I’ve always said that Tuesday afternoon is usually the best day to shop for airfare. What I’ve never said is that there is a specific number of days before a flight that is the absolute optimal day to buy a ticket. Others have said this, and while such a specific number of days-in-advance theory may work once – for a single flight – on a particular route – departing at one specific time only – there is no way to generalize this for all flights.
There is however a best timeframe to shop in, and that’s the Zone of Indecision.
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Zone of Indecision Timeframe
The Zone of Indecision is usually good for most domestic flights (although it can end sooner for holiday travel).
- Zone begins: About 3½ months before departure
- Zone ends: About 30 days before departure
This ten-week shopping window gives you the best shot at the best prices. During this zone, airlines manage prices by testing to see what we’ll pay. They tweak here and there, trying to find the sweet spot of charging as much as possible without turning off shoppers. Once that 30-day end-of-zone period arrives, airlines know what will work – and at that point, fares rise at intervals of 30 days before take-off, then 21 days, 14 days, 10 days, 7 days, 3 days until a final leap for day-of-flight purchases. Here’s an example of United fares on non-stops from Houston to Los Angeles:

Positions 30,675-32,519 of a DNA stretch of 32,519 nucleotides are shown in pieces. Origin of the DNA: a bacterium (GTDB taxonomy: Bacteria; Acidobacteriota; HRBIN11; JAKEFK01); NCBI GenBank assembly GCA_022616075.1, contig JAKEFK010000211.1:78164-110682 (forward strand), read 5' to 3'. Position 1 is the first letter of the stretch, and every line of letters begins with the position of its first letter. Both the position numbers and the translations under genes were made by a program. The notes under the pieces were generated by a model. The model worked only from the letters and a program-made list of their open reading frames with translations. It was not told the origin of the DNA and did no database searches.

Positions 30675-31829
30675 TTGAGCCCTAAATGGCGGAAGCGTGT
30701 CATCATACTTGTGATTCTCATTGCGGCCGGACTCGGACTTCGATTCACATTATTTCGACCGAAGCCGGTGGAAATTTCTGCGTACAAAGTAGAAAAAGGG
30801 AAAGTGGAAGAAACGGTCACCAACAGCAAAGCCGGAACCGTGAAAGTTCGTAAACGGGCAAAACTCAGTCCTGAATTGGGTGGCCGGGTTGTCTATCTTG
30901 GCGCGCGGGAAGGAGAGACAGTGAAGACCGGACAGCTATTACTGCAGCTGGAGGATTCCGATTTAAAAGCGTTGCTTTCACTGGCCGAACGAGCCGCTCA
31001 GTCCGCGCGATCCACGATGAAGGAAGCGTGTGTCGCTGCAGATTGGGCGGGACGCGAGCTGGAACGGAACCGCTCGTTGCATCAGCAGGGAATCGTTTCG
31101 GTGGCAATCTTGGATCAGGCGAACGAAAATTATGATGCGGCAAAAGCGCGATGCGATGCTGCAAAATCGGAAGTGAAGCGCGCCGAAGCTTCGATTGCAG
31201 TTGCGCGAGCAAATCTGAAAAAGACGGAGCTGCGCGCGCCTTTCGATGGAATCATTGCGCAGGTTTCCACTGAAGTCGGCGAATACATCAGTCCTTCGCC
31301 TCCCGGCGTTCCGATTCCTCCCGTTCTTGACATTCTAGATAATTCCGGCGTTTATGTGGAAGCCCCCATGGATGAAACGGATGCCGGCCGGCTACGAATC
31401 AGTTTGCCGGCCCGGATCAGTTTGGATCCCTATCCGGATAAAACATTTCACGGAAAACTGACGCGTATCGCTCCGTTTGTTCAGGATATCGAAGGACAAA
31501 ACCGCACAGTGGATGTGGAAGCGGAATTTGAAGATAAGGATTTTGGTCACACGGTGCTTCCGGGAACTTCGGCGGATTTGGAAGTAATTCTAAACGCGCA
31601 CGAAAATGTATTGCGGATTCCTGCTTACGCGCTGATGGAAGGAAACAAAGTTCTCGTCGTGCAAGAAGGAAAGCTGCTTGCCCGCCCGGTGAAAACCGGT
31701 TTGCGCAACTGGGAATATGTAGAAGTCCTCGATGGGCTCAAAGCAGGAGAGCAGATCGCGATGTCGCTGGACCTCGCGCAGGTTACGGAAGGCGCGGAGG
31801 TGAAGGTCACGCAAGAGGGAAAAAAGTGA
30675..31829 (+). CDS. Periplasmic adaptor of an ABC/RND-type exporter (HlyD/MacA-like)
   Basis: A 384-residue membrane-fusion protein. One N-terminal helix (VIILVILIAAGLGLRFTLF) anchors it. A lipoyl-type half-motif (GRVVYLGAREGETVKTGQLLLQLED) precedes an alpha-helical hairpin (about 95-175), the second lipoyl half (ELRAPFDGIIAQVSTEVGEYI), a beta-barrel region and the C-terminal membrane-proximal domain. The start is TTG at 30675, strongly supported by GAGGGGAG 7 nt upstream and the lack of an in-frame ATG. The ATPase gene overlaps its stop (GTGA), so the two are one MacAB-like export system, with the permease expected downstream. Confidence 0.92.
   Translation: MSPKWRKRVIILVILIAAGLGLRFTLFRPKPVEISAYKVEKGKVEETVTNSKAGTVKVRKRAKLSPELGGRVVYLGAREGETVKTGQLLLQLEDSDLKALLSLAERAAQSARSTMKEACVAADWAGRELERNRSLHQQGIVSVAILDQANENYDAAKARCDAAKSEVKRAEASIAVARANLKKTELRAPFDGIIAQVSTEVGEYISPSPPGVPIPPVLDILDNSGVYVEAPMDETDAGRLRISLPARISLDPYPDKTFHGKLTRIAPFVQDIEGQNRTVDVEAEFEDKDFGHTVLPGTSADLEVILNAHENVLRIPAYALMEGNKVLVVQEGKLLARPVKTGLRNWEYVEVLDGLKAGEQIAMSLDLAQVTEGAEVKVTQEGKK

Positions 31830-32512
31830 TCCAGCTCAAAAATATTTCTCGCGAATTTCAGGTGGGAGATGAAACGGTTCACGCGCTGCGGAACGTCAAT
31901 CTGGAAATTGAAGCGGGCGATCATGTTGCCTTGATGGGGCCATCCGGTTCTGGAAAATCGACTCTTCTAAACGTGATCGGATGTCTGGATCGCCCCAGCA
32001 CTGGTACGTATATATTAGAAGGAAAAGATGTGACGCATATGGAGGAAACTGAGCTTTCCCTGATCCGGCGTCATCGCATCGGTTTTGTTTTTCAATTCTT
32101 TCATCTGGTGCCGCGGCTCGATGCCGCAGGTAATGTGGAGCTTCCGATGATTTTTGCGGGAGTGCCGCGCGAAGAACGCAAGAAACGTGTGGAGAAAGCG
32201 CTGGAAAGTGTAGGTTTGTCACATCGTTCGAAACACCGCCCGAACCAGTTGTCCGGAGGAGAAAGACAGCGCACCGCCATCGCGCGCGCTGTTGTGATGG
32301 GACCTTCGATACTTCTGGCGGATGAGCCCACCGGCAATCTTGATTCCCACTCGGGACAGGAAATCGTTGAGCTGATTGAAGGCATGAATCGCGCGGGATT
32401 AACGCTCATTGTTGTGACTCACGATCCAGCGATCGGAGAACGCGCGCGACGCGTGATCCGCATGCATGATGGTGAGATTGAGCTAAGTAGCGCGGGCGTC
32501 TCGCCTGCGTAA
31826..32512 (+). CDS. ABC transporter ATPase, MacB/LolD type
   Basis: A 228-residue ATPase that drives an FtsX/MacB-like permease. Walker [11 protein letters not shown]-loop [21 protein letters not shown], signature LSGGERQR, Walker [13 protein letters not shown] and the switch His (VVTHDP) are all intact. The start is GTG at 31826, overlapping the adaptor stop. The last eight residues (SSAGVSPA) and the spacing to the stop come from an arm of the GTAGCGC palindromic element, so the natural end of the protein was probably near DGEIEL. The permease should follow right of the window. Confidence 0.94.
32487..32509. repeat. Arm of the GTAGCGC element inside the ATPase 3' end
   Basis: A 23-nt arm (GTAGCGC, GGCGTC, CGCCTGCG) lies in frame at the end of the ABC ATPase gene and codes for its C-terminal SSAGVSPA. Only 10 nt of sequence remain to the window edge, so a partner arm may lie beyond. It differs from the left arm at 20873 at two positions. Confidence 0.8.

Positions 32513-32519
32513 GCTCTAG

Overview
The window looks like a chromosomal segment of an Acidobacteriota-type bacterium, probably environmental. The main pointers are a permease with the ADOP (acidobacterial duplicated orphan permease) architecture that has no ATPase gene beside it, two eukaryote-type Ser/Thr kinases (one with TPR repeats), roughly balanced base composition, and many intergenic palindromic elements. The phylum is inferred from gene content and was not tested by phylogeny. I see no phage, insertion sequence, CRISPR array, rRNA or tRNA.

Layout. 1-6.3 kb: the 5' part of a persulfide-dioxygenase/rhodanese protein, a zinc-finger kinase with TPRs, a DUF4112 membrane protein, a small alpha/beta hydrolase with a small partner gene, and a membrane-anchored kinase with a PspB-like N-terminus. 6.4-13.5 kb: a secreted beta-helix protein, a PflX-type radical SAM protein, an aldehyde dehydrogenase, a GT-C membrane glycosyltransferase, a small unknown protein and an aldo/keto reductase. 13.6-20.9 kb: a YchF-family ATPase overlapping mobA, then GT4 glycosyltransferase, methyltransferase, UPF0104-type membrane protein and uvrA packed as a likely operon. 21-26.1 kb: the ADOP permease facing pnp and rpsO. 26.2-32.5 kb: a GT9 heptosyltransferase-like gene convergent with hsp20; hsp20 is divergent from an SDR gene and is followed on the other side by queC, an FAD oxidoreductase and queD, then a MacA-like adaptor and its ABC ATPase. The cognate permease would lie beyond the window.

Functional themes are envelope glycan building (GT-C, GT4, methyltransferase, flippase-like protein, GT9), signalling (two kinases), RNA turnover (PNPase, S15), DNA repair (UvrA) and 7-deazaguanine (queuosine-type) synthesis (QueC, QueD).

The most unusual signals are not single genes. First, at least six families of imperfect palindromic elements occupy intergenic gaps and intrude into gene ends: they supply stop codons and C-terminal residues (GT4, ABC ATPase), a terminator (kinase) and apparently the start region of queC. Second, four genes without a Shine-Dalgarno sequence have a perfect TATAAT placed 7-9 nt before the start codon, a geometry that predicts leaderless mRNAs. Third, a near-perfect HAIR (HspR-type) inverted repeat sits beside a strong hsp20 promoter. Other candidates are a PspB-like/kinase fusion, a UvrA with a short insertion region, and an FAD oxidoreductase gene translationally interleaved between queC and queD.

- Three months from departure: $442
- 30 days from departure: $494
- Same-day departure: $1,259
When Not to Buy
Don’t shop too early: If you buy outside the Zone of Indecision – earlier than three-and-a-half months – you’ll probably pay too much since airlines have not started to actively manage prices. They charge what I think of as a “whatever” price to see if anyone will pay it, and some organized souls who do shop early will pay the “whatever” price. Think of “whatever” as a synonym for “overpriced.”
Don’t shop too late: The airlines know that 70 percent of us wait until 30 days before a flight to buy our tickets. They know they have us at that point and charge more.